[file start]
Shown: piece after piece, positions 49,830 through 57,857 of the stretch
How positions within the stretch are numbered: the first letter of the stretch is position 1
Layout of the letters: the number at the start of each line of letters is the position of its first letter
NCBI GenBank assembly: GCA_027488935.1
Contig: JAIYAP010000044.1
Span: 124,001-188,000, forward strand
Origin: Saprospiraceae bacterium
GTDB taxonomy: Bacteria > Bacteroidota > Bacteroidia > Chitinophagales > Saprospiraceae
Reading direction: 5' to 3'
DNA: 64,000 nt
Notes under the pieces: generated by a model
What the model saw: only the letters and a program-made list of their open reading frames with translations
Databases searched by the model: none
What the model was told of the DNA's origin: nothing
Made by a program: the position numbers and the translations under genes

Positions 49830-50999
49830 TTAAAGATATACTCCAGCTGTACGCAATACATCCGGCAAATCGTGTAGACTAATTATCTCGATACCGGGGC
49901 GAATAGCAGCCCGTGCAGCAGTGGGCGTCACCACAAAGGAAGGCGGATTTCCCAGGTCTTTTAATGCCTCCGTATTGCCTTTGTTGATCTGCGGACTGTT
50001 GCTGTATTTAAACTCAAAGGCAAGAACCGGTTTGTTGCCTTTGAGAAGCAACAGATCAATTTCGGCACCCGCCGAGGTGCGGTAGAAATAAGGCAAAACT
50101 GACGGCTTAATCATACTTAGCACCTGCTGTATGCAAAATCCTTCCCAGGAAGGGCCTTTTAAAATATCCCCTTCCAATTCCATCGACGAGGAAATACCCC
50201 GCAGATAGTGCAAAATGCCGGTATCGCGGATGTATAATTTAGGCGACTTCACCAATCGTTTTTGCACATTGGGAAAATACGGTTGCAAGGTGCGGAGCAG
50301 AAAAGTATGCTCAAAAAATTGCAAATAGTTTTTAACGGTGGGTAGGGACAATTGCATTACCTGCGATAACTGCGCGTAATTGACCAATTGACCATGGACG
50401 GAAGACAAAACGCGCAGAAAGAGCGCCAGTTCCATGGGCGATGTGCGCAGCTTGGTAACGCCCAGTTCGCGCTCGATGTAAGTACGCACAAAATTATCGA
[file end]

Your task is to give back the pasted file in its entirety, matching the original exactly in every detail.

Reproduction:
Shown: piece after piece, positions 49,830 through 57,857 of the stretch
How positions within the stretch are numbered: the first letter of the stretch is position 1
Layout of the letters: the number at the start of each line of letters is the position of its first letter
NCBI GenBank assembly: GCA_027488935.1
Contig: JAIYAP010000044.1
Span: 124,001-188,000, forward strand
Origin: Saprospiraceae bacterium
GTDB taxonomy: Bacteria > Bacteroidota > Bacteroidia > Chitinophagales > Saprospiraceae
Reading direction: 5' to 3'
DNA: 64,000 nt
Notes under the pieces: generated by a model
What the model saw: only the letters and a program-made list of their open reading frames with translations
Databases searched by the model: none
What the model was told of the DNA's origin: nothing
Made by a program: the position numbers and the translations under genes

Positions 49830-50999
49830 TTAAAGATATACTCCAGCTGTACGCAATACATCCGGCAAATCGTGTAGACTAATTATCTCGATACCGGGGC
49901 GAATAGCAGCCCGTGCAGCAGTGGGCGTCACCACAAAGGAAGGCGGATTTCCCAGGTCTTTTAATGCCTCCGTATTGCCTTTGTTGATCTGCGGACTGTT
50001 GCTGTATTTAAACTCAAAGGCAAGAACCGGTTTGTTGCCTTTGAGAAGCAACAGATCAATTTCGGCACCCGCCGAGGTGCGGTAGAAATAAGGCAAAACT
50101 GACGGCTTAATCATACTTAGCACCTGCTGTATGCAAAATCCTTCCCAGGAAGGGCCTTTTAAAATATCCCCTTCCAATTCCATCGACGAGGAAATACCCC
50201 GCAGATAGTGCAAAATGCCGGTATCGCGGATGTATAATTTAGGCGACTTCACCAATCGTTTTTGCACATTGGGAAAATACGGTTGCAAGGTGCGGAGCAG
50301 AAAAGTATGCTCAAAAAATTGCAAATAGTTTTTAACGGTGGGTAGGGACAATTGCATTACCTGCGATAACTGCGCGTAATTGACCAATTGACCATGGACG
50401 GAAGACAAAACGCGCAGAAAGAGCGCCAGTTCCATGGGCGATGTGCGCAGCTTGGTAACGCCCAGTTCGCGCTCGATGTAAGTACGCACAAAATTATCGA